Seven Exercises To Develop Your Equitation Skills This Finals Season
We have all seen the pictures of the technical and impressive courses that the top equitation trainers set up to prepare for equitation finals, but what are some of the simpler ways you can do this yourself? Here are some tips to get you and your horse at the top of your game even if you are staying home this fall.
1. Cavaletti Work
Setting up a line of cavaletti is a great way to practice collecting and lengthening your horse’s stride. Cavaletti poles are easy to set up in a gymnastics pattern, which can help the rider’s balance and position.
You can set up a variety of exercises, like trot rails, bounces, one-strides, or a combination of these.
2. Bending Lines
Almost every equitation final course has at least one bending line. Setting up a bending line and learning to ride both the inside and outside track by adding or taking out strides is a great way to practice for future, more technical, courses. Riders can also practice holding the lead their horse lands on through the bending line. If you are unsure of what types of lines to set up, check out some past equitation finals courses for reference here: https://www.medalmaclay.com/equitation-courses
3. Practice Your Leads
Riders are often asked to canter fences on specific leads or show a change of lead while in an equitation test. This is a skill that is perfect to learn and practice at home. Making sure that your horse is in tune with your cues is essential. Horses can sometimes get a little anxious about picking up the counter canter, so executing a calm and smooth transition is key. All horses have a stronger direction, but working your horse equally so that they are as comfortable and strong as possible on both leads is helpful.
Additionally, it is important to be able to ask your horse to land on specific leads after a fence. Having the ability to land on different leads may help you in a test where the judge has asked riders to counter canter the next fence. Knowing how to land on the correct lead in a bending line can reduce the chance of your horse doing a lead change in the middle of the line or swapping before the next jump.
Another skill equitation riders are often asked to demonstrate in a test is a transition. This can include transitions between gaits and transitions within a gait. Riders may be asked to return to a walk in a test or show a change of lead through a downward transition. Practicing these types of transitions to make them as seamless as possible will definitely benefit you in the equitation ring as well as improve your riding in general.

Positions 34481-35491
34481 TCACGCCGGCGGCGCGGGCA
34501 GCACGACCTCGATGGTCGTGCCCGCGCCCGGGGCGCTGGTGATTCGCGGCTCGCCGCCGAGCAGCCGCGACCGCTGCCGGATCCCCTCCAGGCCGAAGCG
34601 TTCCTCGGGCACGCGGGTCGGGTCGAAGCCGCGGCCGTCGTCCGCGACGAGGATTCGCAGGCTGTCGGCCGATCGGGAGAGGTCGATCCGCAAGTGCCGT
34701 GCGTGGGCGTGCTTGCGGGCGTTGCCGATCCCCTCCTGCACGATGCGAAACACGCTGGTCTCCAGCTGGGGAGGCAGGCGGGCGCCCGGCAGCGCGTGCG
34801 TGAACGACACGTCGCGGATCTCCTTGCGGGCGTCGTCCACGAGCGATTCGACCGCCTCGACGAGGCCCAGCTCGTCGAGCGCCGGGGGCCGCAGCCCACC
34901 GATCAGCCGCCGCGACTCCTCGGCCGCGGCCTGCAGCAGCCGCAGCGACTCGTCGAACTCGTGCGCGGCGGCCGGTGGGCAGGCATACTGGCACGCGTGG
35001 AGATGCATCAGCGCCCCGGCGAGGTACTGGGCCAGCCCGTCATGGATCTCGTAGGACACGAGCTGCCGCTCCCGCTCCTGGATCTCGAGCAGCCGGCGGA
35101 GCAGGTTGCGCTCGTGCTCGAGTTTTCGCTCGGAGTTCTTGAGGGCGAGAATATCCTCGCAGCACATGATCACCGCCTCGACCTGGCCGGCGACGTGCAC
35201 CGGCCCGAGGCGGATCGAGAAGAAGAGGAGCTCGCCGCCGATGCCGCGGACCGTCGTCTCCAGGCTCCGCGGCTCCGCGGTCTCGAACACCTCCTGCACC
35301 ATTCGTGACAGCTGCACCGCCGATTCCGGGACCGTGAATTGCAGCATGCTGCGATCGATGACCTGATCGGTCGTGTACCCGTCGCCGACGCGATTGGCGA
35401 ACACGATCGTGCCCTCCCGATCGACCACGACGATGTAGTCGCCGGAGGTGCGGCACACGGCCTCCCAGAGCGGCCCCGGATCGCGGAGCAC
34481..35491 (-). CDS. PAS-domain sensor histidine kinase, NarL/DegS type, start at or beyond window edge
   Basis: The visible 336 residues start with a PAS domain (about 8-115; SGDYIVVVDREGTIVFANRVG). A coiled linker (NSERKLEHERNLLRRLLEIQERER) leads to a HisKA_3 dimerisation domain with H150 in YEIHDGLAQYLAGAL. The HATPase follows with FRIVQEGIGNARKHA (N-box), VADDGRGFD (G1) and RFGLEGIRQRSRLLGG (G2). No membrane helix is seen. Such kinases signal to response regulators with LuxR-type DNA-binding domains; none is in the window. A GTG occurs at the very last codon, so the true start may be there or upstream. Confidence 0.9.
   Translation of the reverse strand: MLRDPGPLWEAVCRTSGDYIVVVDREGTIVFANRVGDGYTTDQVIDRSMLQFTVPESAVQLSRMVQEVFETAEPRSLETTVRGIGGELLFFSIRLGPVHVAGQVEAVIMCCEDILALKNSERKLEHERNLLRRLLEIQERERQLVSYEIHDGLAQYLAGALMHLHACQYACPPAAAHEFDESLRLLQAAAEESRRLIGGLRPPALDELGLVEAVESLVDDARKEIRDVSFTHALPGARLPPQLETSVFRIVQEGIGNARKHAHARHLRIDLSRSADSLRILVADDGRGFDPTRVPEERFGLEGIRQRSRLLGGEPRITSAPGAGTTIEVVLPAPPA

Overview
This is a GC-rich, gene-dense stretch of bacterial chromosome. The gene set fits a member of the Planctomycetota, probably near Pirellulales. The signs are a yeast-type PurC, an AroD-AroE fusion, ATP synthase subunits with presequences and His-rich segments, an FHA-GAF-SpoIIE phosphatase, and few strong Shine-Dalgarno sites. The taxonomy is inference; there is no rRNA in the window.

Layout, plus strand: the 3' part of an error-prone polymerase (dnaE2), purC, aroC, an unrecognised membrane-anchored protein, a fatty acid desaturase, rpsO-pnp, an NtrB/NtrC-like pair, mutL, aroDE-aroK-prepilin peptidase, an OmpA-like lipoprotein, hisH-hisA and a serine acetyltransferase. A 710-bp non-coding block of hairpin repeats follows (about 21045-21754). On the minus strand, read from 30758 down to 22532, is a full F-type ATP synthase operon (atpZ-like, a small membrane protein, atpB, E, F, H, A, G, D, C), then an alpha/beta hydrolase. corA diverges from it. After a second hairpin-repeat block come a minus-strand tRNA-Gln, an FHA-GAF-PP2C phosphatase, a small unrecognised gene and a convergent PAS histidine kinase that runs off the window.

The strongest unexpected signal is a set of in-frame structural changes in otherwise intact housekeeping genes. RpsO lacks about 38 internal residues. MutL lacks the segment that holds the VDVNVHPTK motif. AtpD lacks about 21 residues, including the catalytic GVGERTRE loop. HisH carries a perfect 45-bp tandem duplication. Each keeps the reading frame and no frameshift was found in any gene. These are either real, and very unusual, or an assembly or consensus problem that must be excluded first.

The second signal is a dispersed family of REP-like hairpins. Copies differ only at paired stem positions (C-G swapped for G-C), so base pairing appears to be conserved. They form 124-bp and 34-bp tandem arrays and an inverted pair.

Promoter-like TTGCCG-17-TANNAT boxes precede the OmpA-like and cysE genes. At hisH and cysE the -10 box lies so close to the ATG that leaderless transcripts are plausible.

Equitation riders have to know how to manage their horse’s canter stride while on course. For example, an equitation final course may have a short three-stride line directly to a more open three-stride line. Riders should make sure their horse is adjustable and listening to their aids in order to collect and lengthen strides quickly. Equitation courses often have tight turns where a rider must collect their horse’s stride in order to successfully follow the track. Some tests require hand galloping to a fence, in which case the rider must know how to lengthen and maintain their horse’s larger stride.
6. Fences on the Corner
Equitation courses often include fences placed on the corner or end of the ring, which are designed to come up quickly. These jumps are sometimes skinny fences, which adds an extra level of difficulty. Straightness and communication between you and your mount come into play with skinny jumps. Your horse may not always be expecting these types of fences, so practicing different tricky angles at home can help both you and your horse become used to them. Looking at past equitation final courses to get inspiration for where to place the fence is helpful here as well.
7. No-Stirrup Work
This tip goes without saying. Riding without stirrups can help build strength and improve balance. You never know when the judge will ask riders to drop their stirrups in a flat class or test! Although you may see the top equitation riders jumping without stirrups around a 3’6” course with ease, remember it takes time and practice to get there. Start by dropping your stirrups for part of your daily flatwork and then slowly increase the time. Similarly, begin by doing no-stirrup work over poles and then gradually start to add in small fences.
Even if you are not attending indoor finals this fall, these exercises are helpful in improving your equitation and getting you ready for the show ring!
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